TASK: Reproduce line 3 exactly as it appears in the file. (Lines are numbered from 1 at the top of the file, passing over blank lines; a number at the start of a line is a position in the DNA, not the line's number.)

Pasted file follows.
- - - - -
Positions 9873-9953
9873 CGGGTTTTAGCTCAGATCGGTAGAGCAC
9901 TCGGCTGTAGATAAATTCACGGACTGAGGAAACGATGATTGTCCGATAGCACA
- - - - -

9901 TCGGCTGTAGATAAATTCACGGACTGAGGAAACGATGATTGTCCGATAGCACA